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Eardlie Allen passes

Eardlie Allen passes

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by Oscar ALLEN

30.MAY.08


Eardlie Allen born in 1921, in Colonarie, emigrated to Curacao in 1942, the year that I was born, and he died there in May this year, aged 86 years. Although I visited him in Curacao only twice, in 1973 and in February this year, Eardlie was very present and very dear to me and to the rest of our family. In Curacao, my brother worked with the Shell oil company until 1977 when he retired in a middle management position. He and his wife Henrica Briickmann Allen have had three sons, Michael, Karl and Erno, and four lovely grandchildren.{{more}}

During much of his 66 years in Curacao, Eardlie Allen became the unofficial and outspoken ambassador of the West Indian community. At the Shell refinery, he was the elected and militant representative of the workers. He also led the cricket team in local and overseas games, and had a stint as a radio DJ. According to his son Erno, he was ill only once during his life. Three years ago, he ran and completed a 10k race in the over 80 years class!

His retirement was an active retirement. He opened a shop in the garden of his Julianadorp home and with help from his sons sold soft drinks and beer by the case, as well as bags of ice. Later he operated a downtown hardware store. The children in the neighbourhood all called him ‘Pappy’. He was an avid reader, and his wide travels took him to the West African ‘castles’ where captive Africans were held for export to the Americas. He also visited revolutionary Cuba.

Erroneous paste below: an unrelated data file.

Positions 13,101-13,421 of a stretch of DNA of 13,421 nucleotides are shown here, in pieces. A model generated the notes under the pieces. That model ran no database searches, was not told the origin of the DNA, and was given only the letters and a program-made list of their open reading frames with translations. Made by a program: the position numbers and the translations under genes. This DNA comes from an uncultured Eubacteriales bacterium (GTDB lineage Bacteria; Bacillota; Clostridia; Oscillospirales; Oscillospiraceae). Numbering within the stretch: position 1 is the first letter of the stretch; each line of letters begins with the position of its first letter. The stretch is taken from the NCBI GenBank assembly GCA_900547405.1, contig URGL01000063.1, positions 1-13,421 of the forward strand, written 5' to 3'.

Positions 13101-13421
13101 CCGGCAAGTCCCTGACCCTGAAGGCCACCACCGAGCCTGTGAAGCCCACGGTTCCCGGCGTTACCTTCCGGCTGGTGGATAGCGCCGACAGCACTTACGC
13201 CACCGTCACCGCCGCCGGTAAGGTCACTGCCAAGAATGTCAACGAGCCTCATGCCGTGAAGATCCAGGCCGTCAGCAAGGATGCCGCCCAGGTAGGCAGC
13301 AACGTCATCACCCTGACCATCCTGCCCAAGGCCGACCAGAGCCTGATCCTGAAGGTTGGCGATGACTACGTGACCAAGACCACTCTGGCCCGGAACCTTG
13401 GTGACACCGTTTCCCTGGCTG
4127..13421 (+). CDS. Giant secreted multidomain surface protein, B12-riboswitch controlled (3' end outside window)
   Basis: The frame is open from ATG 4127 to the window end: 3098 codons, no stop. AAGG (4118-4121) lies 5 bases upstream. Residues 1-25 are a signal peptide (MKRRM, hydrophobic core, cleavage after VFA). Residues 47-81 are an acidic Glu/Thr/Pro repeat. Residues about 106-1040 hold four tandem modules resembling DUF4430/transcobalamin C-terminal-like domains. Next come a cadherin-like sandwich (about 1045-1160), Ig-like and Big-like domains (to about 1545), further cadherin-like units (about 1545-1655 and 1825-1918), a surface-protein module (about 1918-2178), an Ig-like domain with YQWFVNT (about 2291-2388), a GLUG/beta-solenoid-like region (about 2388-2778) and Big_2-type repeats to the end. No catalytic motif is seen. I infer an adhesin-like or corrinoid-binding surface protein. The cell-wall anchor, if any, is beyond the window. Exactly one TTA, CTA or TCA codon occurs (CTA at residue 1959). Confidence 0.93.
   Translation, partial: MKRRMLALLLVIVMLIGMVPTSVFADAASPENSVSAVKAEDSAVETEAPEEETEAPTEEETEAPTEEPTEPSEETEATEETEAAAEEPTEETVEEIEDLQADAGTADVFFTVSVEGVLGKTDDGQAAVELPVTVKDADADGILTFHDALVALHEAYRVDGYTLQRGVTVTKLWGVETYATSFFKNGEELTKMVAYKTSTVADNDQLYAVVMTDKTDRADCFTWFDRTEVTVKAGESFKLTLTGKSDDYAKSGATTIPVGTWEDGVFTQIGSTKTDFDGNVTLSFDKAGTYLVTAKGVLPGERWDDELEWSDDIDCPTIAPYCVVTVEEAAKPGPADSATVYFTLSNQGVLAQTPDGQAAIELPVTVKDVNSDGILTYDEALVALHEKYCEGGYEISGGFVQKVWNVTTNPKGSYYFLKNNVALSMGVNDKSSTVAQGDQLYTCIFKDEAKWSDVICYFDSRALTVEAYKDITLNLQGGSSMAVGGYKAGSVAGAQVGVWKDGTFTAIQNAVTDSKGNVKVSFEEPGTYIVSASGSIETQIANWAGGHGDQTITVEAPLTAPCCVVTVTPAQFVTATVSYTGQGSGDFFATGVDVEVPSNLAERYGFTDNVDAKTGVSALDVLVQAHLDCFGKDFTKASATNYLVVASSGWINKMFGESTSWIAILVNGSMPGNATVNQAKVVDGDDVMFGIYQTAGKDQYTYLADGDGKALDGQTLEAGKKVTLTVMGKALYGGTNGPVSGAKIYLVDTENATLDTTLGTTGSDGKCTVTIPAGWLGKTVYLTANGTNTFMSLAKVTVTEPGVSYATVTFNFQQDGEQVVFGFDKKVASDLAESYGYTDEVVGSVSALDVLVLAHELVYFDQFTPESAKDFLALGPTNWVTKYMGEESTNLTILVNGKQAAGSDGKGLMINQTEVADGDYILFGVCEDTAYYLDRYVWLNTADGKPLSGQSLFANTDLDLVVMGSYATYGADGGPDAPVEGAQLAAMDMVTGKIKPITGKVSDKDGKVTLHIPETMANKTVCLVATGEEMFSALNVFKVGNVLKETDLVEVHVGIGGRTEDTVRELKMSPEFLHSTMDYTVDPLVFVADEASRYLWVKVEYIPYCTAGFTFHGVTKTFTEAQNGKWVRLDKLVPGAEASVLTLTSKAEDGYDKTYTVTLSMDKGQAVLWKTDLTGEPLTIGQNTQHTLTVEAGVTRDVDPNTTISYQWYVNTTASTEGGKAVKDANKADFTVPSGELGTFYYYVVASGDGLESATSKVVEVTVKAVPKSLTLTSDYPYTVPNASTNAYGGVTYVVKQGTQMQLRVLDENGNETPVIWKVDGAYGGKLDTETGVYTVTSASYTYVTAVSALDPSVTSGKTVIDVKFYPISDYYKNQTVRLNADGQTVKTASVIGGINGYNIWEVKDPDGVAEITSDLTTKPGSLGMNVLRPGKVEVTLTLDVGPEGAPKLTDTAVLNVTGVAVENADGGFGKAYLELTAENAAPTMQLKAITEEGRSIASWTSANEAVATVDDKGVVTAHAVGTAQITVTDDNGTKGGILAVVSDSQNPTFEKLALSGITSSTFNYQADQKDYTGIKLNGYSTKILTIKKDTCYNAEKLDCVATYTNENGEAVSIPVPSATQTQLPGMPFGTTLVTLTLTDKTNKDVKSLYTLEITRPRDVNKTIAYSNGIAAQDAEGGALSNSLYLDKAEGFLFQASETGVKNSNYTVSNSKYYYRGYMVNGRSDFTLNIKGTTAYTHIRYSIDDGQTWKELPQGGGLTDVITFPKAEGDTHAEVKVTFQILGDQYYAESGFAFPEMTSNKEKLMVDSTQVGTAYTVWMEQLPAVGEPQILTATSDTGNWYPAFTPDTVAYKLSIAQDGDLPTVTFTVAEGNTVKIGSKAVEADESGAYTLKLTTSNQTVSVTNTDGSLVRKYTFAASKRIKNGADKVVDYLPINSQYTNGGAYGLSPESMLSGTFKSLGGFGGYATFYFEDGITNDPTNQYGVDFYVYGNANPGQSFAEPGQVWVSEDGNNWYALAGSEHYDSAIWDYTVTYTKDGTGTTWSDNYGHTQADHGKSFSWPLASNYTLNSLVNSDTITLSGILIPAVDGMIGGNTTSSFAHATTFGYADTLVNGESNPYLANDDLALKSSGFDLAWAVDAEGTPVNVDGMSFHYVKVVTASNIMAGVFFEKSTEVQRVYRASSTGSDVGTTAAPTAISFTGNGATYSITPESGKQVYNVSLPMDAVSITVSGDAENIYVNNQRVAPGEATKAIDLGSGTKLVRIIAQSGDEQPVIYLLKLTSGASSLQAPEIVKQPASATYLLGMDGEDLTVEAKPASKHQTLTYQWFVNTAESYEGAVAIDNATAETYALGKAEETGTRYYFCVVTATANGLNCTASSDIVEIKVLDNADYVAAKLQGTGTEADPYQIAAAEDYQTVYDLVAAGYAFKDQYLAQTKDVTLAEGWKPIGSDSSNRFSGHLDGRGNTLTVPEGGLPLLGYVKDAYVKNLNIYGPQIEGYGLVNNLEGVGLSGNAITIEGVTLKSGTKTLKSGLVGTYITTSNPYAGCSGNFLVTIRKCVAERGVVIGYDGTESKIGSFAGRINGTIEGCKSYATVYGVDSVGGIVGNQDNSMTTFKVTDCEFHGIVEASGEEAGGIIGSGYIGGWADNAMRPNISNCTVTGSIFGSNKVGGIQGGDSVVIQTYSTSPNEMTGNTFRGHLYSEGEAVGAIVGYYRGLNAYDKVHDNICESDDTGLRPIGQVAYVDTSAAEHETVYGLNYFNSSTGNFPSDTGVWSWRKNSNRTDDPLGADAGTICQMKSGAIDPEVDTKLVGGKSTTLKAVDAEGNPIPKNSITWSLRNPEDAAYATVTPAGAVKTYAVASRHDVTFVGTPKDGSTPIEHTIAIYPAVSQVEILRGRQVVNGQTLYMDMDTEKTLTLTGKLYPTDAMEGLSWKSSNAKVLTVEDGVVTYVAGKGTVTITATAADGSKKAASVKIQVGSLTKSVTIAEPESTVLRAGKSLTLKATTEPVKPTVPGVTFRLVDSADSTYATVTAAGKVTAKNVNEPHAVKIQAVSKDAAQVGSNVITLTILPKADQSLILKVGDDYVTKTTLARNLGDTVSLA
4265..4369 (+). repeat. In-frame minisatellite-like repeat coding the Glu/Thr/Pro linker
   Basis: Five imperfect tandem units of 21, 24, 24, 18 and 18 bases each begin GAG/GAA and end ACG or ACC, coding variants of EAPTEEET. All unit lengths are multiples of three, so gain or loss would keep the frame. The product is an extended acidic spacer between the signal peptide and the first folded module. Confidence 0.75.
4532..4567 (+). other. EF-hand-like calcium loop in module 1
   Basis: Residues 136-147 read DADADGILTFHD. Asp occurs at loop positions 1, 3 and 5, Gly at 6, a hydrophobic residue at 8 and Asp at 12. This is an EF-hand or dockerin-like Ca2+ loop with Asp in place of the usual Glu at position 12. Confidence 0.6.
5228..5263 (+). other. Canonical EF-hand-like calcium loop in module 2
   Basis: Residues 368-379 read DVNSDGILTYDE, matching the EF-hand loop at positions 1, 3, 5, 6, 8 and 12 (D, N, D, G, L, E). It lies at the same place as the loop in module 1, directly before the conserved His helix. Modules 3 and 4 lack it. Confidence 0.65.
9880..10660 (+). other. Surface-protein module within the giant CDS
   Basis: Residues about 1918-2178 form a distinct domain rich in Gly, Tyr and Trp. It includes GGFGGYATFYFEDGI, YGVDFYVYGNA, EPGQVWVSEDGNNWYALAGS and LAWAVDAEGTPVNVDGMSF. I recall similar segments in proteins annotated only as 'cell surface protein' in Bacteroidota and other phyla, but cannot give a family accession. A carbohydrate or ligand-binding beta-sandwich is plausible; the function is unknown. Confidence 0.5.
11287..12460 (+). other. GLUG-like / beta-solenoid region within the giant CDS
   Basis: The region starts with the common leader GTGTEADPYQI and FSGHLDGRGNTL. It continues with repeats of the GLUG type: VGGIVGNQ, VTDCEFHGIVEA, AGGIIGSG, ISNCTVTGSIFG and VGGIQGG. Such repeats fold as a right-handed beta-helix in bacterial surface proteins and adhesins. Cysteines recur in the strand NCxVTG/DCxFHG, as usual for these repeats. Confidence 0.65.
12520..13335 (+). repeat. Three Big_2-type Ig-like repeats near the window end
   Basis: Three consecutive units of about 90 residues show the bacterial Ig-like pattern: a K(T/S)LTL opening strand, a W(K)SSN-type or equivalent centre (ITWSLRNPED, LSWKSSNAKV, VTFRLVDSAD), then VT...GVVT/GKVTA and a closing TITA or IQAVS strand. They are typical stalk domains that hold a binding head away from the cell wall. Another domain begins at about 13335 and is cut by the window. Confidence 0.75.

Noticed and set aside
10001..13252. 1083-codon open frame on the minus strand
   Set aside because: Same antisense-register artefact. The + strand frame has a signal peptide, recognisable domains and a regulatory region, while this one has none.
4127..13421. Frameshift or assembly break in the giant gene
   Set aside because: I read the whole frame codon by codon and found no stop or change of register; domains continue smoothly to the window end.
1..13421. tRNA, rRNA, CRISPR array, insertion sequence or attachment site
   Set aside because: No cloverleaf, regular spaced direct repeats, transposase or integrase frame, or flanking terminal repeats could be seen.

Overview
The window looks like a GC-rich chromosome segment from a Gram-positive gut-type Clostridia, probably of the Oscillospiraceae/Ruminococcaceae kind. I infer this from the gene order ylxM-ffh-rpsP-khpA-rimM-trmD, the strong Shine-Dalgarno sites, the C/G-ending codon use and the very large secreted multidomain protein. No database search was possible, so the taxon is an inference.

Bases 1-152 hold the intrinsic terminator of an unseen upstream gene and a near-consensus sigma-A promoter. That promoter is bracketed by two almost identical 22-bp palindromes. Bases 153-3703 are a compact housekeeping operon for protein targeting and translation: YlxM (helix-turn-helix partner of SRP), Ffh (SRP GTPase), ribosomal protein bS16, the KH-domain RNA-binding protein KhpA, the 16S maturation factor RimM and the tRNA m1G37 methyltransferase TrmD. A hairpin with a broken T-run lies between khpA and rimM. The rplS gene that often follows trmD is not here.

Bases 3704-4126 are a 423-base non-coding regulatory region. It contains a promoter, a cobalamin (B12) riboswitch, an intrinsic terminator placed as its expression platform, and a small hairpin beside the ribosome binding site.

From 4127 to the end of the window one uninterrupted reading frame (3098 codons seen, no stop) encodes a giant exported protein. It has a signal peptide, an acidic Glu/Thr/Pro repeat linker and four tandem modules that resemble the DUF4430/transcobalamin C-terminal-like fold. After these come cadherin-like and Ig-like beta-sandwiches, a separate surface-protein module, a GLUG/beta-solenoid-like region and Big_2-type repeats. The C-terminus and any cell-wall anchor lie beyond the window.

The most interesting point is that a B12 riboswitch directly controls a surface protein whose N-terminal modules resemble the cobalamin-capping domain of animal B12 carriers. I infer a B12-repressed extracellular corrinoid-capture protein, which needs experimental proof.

But, naturally, SVG was Eardlie Allen’s great love. He also felt hurt by our slow and late development, and more so by the crime of British colonial neglect. He rejected British colonial citizenship. Yet, it seems to me that Eardlie visited SVG almost every year. His wife and children too have ‘adopted’ SVG and we were always blessed by his coming. A sharp and controversial conversationalist, he had lively verbal tussles with his elder sisters, Pauline and Ercelle. But he was profoundly caring, generous and fun loving and almost equally critical. We have all profited from his kindness and his probity, and we took time to visit him during his illness this year. His was a rich and long life. Not many of the persons who shared his childhood and youth are alive, but he would speak fondly of companions like Jules Cox, Gordon & Son, Allen Frank & Henry Williams, Eileen Williams and the Cummings brothers, Theresa Francis, Weston Brown, Fred Philips, Xavier DeFreitas and others. With his passing, a chapter is closing on the Vincentian diaspora which emigrated and remained in the Netherland Antilles. Remembering Eardlie reminds us of them, too. I thank God for you my brother and for you my sister. Peace be yours and your legacy, potent. In the land of memories and faith, you join our ancestors who went before.

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